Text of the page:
Cult Hero: E-40 “25 Years In Hip Hop”
There are plenty of people in the annals of rap who’ve talked a good game but never quite managed to live up to the self-made hype – but Earl Stevens, AKA E-40, isn’t one of them. The Vallejo, California native started making records as part of the Click in 1990: a quarter of a century later, he remains criminally under-appreciated outside the Bay Area, despite a string of releases that have consistently expanded hip-hop’s potential, and a facility for coining catchphrases that permeate the argot of the genre worldwide (not to mention probably being the only rapper with his own wine range).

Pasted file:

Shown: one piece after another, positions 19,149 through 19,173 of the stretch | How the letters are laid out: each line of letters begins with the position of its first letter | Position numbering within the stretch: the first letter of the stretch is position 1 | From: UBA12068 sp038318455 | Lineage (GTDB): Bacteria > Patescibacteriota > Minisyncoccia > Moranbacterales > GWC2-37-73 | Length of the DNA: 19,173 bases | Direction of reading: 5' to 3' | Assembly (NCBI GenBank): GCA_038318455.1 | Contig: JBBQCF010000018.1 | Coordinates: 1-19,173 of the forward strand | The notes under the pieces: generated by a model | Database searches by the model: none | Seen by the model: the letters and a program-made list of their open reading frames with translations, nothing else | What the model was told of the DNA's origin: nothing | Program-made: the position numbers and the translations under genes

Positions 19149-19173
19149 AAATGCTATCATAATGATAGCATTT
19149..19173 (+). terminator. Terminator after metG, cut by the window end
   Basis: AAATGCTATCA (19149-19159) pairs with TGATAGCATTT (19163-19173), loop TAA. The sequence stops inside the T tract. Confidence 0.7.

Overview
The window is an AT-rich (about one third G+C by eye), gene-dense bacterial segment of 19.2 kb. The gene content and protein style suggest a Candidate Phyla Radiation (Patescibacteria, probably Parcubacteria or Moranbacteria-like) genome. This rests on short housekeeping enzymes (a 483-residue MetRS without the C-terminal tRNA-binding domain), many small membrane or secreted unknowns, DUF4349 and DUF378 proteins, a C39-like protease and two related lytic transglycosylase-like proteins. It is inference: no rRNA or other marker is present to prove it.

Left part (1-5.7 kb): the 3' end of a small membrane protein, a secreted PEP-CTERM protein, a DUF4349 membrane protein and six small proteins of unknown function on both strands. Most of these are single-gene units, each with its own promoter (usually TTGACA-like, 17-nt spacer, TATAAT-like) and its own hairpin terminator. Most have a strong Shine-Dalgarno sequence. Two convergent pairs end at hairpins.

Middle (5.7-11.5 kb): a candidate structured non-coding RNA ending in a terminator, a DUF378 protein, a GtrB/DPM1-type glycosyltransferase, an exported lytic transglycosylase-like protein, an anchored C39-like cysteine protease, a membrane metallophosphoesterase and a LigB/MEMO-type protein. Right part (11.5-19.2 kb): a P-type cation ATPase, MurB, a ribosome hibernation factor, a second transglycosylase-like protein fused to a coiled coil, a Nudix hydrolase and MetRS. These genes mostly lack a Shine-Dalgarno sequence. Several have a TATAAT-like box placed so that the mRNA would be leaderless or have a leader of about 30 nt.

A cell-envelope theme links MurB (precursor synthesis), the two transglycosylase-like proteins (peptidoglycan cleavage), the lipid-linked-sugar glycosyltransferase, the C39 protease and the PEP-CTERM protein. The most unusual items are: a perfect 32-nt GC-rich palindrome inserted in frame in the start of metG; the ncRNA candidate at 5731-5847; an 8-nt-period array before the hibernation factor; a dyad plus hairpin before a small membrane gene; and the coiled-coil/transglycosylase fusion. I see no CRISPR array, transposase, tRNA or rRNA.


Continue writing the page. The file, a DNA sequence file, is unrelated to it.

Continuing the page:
E-40’s first brush with pop stardom came in 1997, when Things’ll Never Change, a single sampling Bruce Hornsby and the Range’s The Way It Is, scraped into the US top 30 after the album it was taken from, The Hall of Game, hit No 4. A decade later, My Ghetto Report Card rode the buzz generated by the Bay Area’s hyphy scene (and the cachet that album’s co-producer, Atlanta’s Lil’ Jon, had helped build around crunk) to a Billboard top-three placing. But for the rest of his quarter-century of creativity, he has stayed well below the commercial radar, even as phrases and slang he has either popularised or has a credible claim to having invented – “fo’ shizzle”; “you feel me?”; the use of “scrilla”, “cheddar” and “gouda” as synonyms for “money” – have slipped into far wider usage. (Sadly, other coinages – such as “hizzelicopter” – are yet to spread much beyond his records.)